Apple and Rosemary Jelly2014-11-04
- Yield : 3 medium jars
- Prep Time : 25m
- Cook Time : 8m
- Ready In : 12:000 h
Apple and Rosemary Jelly is a good way of using up any spare apples and the rosemary adds a subtle floral note to the flavour. You can spread the jelly on bread or toast, put it on the side of your plate with a pork or lamb dish or it can be used as a glaze to rub over meat before cooking. It could also be eaten with cheese or added to a stew or soup, used in a stir fry to enhance the sauce or added to a gravy. The choice is yours.
- 3 large cooking apples (about 1.4 kg) cut into large chunks (no peeling or coring required)
- 800 ml water
- 2½ tbsp fresh rosemary leaves, chopped (or ½ tsp dried)
- 4 tbsp cider vinegar
- sugar (up to 450g per 600ml of juice – see note below)
Place the apples into a large saucepan and add the water, cider vinegar and rosemary leaves. Bring to a simmer and leave to cook until the fruit has turned pulpy and soft. Tip into a jelly bag or line a sieve with cheesecloth (muslin) and leave to drip over a large bowl for several hours. You can squeeze out more juice through the muslin when it is cool.
Glass jam jars should be clean and can be sterilized by placing in a warm-hot oven. To later test the setting point of the jelly, put a small saucer in the fridge.
Measure the quantity of juice and add the relevant quantity of sugar. Put into a clean preserving pan or saucepan, bring to a rolling boil and leave to boil for 8 minutes then turn off the heat.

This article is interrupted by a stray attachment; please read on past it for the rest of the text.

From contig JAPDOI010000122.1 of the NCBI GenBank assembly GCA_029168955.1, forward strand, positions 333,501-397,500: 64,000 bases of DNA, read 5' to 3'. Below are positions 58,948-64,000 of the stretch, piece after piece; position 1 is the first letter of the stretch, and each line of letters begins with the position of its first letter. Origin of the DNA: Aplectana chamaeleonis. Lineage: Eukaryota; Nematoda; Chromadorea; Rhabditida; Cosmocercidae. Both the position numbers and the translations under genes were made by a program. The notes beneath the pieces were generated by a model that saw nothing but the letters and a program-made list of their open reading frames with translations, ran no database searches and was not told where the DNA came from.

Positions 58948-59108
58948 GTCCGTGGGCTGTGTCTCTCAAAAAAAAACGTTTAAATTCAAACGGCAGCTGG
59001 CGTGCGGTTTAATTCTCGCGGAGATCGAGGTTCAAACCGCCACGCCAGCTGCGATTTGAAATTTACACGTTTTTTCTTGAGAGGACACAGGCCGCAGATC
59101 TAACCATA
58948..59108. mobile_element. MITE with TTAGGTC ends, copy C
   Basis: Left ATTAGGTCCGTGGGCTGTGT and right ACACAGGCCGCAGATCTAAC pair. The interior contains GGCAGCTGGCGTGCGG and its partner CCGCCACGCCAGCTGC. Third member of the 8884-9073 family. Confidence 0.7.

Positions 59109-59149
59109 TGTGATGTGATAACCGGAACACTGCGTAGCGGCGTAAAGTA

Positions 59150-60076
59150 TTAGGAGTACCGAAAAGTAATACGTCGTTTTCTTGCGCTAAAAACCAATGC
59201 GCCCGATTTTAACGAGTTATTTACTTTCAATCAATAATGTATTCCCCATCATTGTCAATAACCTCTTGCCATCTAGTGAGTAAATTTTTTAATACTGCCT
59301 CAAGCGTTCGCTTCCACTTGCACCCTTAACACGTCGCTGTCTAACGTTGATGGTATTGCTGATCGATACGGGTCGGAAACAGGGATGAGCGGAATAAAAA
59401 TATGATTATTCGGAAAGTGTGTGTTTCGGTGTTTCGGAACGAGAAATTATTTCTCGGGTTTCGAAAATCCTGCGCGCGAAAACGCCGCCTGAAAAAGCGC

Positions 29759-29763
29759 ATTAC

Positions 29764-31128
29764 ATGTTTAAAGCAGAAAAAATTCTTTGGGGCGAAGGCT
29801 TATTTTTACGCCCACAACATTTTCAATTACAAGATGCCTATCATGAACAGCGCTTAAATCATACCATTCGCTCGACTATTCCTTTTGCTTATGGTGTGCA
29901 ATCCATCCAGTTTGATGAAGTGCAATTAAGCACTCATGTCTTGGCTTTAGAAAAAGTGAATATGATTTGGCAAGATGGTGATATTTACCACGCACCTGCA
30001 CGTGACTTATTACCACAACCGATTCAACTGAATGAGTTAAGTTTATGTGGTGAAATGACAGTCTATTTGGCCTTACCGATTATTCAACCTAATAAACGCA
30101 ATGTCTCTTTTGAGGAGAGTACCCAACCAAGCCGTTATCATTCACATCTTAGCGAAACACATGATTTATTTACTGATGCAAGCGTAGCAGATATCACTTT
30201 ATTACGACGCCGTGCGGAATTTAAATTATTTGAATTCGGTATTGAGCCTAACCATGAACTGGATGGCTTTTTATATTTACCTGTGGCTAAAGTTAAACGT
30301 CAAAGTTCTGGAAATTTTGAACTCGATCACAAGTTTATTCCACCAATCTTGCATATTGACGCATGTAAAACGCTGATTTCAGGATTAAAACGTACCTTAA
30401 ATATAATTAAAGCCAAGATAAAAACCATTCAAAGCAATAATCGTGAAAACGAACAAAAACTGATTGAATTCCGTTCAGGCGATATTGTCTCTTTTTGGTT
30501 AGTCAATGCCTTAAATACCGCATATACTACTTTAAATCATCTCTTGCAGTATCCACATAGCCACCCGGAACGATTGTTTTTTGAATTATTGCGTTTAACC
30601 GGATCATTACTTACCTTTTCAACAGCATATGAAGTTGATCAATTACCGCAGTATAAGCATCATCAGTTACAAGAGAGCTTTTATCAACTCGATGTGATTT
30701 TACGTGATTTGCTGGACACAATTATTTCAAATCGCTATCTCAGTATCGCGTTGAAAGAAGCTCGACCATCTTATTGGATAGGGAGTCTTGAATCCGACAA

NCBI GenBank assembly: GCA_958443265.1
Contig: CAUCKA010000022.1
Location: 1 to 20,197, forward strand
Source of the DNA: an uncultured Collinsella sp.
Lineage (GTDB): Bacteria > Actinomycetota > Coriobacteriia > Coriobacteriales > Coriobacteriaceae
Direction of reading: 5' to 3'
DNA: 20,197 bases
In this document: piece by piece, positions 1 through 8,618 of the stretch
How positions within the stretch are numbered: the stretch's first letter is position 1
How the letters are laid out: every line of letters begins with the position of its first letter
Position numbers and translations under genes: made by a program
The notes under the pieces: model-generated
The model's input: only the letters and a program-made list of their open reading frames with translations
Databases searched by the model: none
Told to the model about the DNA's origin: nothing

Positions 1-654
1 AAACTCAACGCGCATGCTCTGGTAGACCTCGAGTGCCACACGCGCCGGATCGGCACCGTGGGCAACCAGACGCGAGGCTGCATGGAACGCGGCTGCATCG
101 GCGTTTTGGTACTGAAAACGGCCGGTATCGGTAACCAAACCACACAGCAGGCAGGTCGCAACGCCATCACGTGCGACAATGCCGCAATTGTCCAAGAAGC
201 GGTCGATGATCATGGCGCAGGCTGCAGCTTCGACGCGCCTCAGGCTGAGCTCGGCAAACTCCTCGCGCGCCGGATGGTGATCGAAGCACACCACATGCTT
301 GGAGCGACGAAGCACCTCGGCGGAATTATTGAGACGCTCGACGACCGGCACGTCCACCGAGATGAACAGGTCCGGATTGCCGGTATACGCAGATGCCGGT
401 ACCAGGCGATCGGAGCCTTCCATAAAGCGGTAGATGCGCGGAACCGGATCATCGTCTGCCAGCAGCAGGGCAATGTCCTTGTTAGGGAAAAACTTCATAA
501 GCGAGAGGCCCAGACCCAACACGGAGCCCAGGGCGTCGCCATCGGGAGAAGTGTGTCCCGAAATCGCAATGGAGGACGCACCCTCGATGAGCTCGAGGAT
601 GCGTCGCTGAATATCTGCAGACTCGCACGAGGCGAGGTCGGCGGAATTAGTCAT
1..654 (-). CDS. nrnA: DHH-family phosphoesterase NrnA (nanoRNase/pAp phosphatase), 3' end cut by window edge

Place a little of the jelly onto the cold saucer and put back into the fridge for 2 minutes. Take the saucer out again and gently push the surface of the jelly with your fingertip. If it wrinkles it has reached its setting point, if not turn the heat back on and bring the juice back to a rolling boil for 2 or 3 minutes and retest. You may need to do this more than once, particularly if you are experimenting with the quantity of sugar.
When your jelly has reached its setting point, pour it into the sterilized jars and seal straight away. Leave to cool and then store in a cool, dark place. Refrigerate the jars after opening.
Tip: The sugar is needed for the juice to reach a setting point, but if the pectin level in your fruit is high then you can experiment with the quantity of sugar used. As a guide, cooking apples are usually higher in pectin than some fruits and berries and so I was able to reduce the quantity of sugar to 350g per 600ml of juice (the yield from this recipe was 1.2 litres of juice). With further experimentation I may have been able to reduce the quantity of sugar a bit further.